Phoebe McDonough

    Phoebe McDonough, a former librarian at the East Hampton Library, died on Saturday at home on Buell Lane in East Hampton. She was 92.
    The “cornerstones of her life,” her family said, were books, music, crossword puzzles, and her family. Among her favorite authors were Dickens and Trollope.
    She was a jazz and blues devotee and particularly a fan of Billie Holiday and Ella Fitzgerald. Fond memories persist, her family said, of her sitting on the bar at the Stephen Talkhouse in Amagansett some years ago during a sold-out show, sharing cigarettes with the bartender while watching Taj Mahal perform.
    A month before she died, Mrs. McDonough called her children to her side, they said, and, lighting a cigarette, she reminded them of her age. “I’m not renewing any magazine subscriptions,” she said.
    She told them how she had enjoyed her life and asked them to write her obituary and bring the draft to her. “I want to see before everyone else,” she said.
    In keeping, perhaps, with their colorful matriarch, her children, two of whom are writers, wrote a first draft in jest. “At the age of 2, she was smuggled into the United States in a sausage casing,” it said. “She made a living rolling drunks and reciting ancient Greek curses on the streets of Boston.”
    It continued: “Mrs. McDonough enjoyed crocheting headstones and biting unsuspecting small children who came to the house on Halloween.”
    The family said she deemed it “droll.”
    “I expected no less,” she told them. “Now get to work on the real one.”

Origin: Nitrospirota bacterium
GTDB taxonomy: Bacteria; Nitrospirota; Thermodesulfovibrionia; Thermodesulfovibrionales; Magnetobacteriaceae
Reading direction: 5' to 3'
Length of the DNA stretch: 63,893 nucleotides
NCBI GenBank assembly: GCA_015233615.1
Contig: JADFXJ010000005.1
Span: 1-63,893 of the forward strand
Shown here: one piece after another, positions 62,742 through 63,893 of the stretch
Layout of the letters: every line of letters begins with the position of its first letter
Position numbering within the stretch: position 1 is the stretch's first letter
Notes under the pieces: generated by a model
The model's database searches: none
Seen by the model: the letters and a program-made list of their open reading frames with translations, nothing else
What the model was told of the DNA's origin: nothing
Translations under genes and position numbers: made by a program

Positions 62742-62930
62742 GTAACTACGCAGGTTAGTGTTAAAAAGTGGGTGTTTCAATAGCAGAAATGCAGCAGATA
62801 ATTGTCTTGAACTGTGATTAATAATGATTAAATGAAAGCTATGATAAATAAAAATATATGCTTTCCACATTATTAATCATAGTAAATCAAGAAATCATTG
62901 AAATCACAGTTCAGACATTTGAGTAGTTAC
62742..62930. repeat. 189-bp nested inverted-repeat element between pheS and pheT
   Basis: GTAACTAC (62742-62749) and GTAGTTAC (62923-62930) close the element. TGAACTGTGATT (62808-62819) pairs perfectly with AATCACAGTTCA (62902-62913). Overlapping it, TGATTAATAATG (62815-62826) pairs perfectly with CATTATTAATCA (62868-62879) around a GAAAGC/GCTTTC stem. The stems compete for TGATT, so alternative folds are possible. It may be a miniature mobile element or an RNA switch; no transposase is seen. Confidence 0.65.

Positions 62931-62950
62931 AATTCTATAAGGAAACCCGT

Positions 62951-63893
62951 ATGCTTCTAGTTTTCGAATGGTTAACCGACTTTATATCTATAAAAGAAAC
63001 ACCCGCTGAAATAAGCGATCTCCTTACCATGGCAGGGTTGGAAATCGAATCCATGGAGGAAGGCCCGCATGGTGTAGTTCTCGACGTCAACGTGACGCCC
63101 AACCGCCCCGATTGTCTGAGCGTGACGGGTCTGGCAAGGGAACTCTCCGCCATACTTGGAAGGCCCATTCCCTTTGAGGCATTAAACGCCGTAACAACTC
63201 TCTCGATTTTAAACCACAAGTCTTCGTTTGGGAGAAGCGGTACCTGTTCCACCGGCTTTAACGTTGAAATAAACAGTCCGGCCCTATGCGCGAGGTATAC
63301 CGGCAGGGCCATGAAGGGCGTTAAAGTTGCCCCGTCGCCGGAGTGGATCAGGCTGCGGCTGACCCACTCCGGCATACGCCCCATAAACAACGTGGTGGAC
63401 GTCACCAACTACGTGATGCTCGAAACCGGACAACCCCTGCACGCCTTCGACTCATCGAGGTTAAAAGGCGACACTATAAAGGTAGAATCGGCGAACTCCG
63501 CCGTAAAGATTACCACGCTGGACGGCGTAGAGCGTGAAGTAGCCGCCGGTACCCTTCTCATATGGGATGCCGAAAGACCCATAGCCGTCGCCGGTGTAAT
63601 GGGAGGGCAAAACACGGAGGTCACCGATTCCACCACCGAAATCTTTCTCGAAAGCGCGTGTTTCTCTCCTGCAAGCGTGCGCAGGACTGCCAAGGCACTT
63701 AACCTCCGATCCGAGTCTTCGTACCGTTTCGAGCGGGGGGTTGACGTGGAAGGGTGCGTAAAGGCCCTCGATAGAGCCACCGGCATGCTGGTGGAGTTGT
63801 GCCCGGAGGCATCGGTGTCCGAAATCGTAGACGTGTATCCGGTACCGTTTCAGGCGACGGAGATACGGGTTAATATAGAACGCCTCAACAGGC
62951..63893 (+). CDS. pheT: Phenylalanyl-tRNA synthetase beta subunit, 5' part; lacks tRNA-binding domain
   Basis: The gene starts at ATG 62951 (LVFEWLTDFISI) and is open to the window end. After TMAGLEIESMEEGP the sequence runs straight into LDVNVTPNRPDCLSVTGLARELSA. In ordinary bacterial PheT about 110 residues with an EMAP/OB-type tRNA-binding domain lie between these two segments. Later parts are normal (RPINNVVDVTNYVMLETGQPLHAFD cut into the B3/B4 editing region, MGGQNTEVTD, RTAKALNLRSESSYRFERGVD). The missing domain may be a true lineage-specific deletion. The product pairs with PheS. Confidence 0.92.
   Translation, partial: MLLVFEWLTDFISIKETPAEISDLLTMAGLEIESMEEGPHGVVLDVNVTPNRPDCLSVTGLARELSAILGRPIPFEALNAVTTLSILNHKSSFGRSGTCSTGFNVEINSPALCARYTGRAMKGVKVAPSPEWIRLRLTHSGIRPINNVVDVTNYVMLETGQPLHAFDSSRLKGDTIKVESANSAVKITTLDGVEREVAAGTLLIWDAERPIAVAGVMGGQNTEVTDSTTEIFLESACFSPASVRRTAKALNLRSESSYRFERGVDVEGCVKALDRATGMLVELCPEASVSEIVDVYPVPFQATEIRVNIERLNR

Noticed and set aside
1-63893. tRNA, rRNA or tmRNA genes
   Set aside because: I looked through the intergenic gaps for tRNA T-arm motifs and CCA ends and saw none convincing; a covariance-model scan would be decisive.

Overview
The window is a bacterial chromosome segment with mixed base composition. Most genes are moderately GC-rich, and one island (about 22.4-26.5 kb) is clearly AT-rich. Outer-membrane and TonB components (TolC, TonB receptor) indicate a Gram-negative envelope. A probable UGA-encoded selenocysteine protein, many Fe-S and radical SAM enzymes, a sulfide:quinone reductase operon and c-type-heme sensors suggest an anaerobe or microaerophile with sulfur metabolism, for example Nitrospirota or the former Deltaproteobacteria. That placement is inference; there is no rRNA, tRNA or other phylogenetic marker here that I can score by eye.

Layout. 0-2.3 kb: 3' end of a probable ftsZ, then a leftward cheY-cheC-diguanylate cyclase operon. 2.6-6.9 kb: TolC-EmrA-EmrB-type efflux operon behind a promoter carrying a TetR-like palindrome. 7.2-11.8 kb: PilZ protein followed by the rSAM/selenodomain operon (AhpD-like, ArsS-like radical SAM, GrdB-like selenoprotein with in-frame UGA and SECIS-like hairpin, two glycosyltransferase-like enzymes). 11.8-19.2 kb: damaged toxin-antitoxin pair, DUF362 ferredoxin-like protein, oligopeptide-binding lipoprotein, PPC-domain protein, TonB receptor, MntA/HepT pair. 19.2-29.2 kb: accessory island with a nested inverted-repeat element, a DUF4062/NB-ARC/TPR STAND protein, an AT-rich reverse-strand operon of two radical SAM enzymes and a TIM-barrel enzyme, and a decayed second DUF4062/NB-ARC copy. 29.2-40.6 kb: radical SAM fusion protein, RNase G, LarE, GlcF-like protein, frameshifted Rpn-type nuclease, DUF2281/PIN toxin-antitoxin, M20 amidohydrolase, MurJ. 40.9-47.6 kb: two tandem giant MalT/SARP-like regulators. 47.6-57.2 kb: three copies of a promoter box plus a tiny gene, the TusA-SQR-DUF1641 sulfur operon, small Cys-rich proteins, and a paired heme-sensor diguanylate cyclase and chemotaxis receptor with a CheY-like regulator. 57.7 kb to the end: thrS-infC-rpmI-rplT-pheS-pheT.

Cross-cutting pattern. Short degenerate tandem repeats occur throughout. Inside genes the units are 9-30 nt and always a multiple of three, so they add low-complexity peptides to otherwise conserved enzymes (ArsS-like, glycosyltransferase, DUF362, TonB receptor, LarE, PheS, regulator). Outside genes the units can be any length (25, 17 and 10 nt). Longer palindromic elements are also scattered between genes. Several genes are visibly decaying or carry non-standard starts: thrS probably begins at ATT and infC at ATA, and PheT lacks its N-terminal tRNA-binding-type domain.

David McDonough of Titusville, N.J., said his mother once said that for her, heaven would consist of reading all her favorite authors for the first time. “She is probably starting with Dickens,” he said.
    A daughter of Louis G. Stone and Esther Goldberg Stone, who were Lithuanian immigrants, she was born in Boston on March 9, 1919. She graduated from Boston Girls Latin School and then the University of Massachusetts, where she majored in English and made several lifelong friends.
    Upon her graduation, she went to work at the Boston Public Library. On her first day there, bachelors on the staff sent one of their own, Eamon McDonough, to check out the new girl. They were married in 1945. Their other two children, both of whom survive, are Alison McDonough of Langhorne, Pa., and Joan McDonough of Queens.
    In 1957 the McDonoughs moved to East Hampton when Mr. McDonough was hired as the East Hampton High School librarian. His wife took a job at the East Hampton Library, where she worked for many years. Mr. McDonough died in 1988.
    In recent years, she volunteered at the Ladies Village Improvement Society Bargain Box bookstore, where she shared many lunches with two good friends, Wings White and Peg D’Andrea.
    In addition to her children, Ms. McDonough is survived by two brothers, Albert Stone of Chevy Chase, Md., and Rudyard Stone of California. Five grandchildren also survive.
    At her request, there was no funeral. The family will hold a gathering for friends and relatives at a later date. Contributions in her memory have been suggested to any local food bank.